Tuesday, February 07, 2006

New Species Discovered in Isolated Jungle

When you keep track of these things regularly, you tend to come across a higher percentage of "doom and gloom" stuff, so the story below makes for a nice change of pace.

JAKARTA, Indonesia (AP) - A team of scientists exploring an isolated jungle in one of Indonesia's most remote provinces said they discovered dozens of new species of frogs, butterflies and plants - as well as large mammals hunted to near extinction elsewhere.

The team also found wildlife that were remarkably unafraid of humans during their rapid assessment survey of the Foja Mountains, which has more than a million hectares of old growth tropical forest, Bruce Beehler, a co-leader of the monthlong trip, said in announcing the discoveries Tuesday.

Two Long-Beaked Echidnas, a primitive egg-laying mammal, simply allowed scientists to pick them up and bring them back to their camp to be studied, he said.

Their findings, however, will have to be published and then reviewed by peers before being officially classified as new species, a process that could take six months to several years.

The December 2005 expedition to the eastern province of Papua was organized by the U.S.-based environmental organization Conservation International and the Indonesian Institute of Sciences.

"There was not a single trail, no sign of civilization, no sign of even local communities ever having been there," said Beehler, adding that two headmen from the Kwerba and Papasena tribes, the customary landowners of the Foja Mountains, accompanied the expedition.

"They were as astounded as we were at how isolated it was," he told The Associated Press in a telephone interview from Washington. "As far as they knew, neither of their clans had ever been to the area."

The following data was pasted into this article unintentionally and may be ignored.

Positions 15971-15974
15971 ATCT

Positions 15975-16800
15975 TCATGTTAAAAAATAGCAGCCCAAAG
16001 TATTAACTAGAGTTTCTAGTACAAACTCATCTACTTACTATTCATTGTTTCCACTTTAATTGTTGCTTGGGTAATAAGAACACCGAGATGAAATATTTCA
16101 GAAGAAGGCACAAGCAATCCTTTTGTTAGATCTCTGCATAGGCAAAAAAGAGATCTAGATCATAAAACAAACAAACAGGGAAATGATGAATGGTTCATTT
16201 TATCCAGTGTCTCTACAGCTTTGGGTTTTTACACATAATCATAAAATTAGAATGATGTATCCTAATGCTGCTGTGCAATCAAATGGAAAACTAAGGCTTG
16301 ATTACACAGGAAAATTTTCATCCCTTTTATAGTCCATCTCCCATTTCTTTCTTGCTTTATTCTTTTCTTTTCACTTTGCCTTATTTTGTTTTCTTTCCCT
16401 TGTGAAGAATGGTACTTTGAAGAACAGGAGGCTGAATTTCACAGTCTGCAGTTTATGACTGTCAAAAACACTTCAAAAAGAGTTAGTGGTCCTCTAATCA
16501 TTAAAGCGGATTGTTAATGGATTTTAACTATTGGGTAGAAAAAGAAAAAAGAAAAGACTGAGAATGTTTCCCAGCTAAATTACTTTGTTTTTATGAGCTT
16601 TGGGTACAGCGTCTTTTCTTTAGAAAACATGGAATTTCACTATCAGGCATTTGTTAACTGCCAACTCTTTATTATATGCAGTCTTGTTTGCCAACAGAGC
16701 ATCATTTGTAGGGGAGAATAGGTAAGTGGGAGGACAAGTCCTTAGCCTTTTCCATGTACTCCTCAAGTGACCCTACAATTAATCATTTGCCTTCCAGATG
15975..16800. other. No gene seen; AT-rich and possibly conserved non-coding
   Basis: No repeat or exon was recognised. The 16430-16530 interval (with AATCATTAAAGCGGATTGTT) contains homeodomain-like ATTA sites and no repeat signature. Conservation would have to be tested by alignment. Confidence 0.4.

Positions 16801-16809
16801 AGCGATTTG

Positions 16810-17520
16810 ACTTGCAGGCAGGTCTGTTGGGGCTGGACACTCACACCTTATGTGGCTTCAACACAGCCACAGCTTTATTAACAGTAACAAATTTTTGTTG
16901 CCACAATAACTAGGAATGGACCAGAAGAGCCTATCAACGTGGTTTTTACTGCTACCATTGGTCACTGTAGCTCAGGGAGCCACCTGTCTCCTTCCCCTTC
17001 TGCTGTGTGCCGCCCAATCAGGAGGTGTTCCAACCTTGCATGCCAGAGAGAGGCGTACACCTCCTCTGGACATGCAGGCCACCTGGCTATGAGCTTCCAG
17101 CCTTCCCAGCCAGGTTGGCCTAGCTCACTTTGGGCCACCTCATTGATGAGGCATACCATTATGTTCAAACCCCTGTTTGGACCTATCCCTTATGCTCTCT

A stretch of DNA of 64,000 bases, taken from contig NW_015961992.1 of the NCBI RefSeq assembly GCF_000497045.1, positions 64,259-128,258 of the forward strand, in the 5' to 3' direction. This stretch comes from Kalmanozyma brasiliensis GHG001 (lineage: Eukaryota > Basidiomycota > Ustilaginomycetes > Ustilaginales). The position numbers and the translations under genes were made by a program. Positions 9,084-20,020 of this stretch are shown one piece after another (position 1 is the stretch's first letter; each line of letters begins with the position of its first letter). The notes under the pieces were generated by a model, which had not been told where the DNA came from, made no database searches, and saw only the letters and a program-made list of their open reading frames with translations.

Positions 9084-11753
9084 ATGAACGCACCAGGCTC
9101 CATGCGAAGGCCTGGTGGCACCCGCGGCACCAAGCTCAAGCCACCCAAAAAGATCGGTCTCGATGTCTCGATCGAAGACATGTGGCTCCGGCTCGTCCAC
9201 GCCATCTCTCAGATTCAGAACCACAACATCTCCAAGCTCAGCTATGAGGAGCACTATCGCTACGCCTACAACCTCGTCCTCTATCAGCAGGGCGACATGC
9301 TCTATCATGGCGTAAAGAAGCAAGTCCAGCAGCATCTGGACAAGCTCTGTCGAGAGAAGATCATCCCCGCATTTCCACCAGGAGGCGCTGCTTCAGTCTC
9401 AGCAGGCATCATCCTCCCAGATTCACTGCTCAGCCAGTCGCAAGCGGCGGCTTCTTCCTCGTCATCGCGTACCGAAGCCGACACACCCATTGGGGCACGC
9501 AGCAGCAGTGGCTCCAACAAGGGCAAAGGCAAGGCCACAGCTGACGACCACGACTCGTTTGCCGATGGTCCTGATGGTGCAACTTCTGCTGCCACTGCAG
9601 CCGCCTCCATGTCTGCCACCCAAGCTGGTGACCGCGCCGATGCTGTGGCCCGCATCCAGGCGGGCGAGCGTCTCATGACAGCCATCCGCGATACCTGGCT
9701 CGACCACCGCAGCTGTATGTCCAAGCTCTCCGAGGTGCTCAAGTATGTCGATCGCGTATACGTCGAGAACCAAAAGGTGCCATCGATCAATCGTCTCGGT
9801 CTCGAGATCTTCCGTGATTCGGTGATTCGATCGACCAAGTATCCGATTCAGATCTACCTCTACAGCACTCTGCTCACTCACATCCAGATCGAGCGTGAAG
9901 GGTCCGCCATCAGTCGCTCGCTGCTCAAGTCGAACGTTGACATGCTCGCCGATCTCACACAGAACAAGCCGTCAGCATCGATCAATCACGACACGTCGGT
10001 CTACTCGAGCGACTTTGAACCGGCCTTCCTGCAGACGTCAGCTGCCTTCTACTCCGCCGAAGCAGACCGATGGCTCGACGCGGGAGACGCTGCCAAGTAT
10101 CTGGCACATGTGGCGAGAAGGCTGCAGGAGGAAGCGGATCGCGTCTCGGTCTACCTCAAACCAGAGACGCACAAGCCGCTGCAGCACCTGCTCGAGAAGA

Papua, the scene of a decades-long separatist rebellion that has left an estimated 100,000 people dead, is one of Indonesia's most remote provinces, geographically and politically, and access by foreigners is tightly restricted.

The 11-member team of U.S., Indonesian and Australian scientists needed six permits before they could legally fly by helicopter to an open, boggy lakebed surrounded by forests near the range's western summit.

The scientists said they discovered 20 frog species - including a tiny microhylid frog less than two centimetres long - four new butterfly species, and at least five new types of palms.

Because of the rich diversity in the forest, the group rarely had to stray more than a few kilometres from their base camp.

"We've only scratched the surface," said Beehler, vice-president of Conservation International's Melanesia Center for Biodiversity Conservation, who hopes to return later this year with other scientists.

One of the most remarkable discoveries was the Golden-mantled Tree Kangaroo, an arboreal jungle-dweller new for Indonesia and previously thought to have been hunted to near extinction, and a new honeyeater bird, which has a bright orange face-patch with a pendant wattle under each eye, Beehler said.

One of the reasons for the rainforest's isolation, he said, was that only a few hundred people live in the region and game in the mountain's foothills was so abundant that they had no reason to venture into the jungle's interior.

There did not appear to be any immediate conservation threat to the area, which has the status of a wildlife sanctuary, he said.

"No logging permits are given to this area, there is no transport system - not a single road," Beehler said.

"But clearly with time everything is a threat. In the next few decades there will be strong demands, especially if you think of the timber needs of nearby countries like China and Japan. They will be very hungry for logs."

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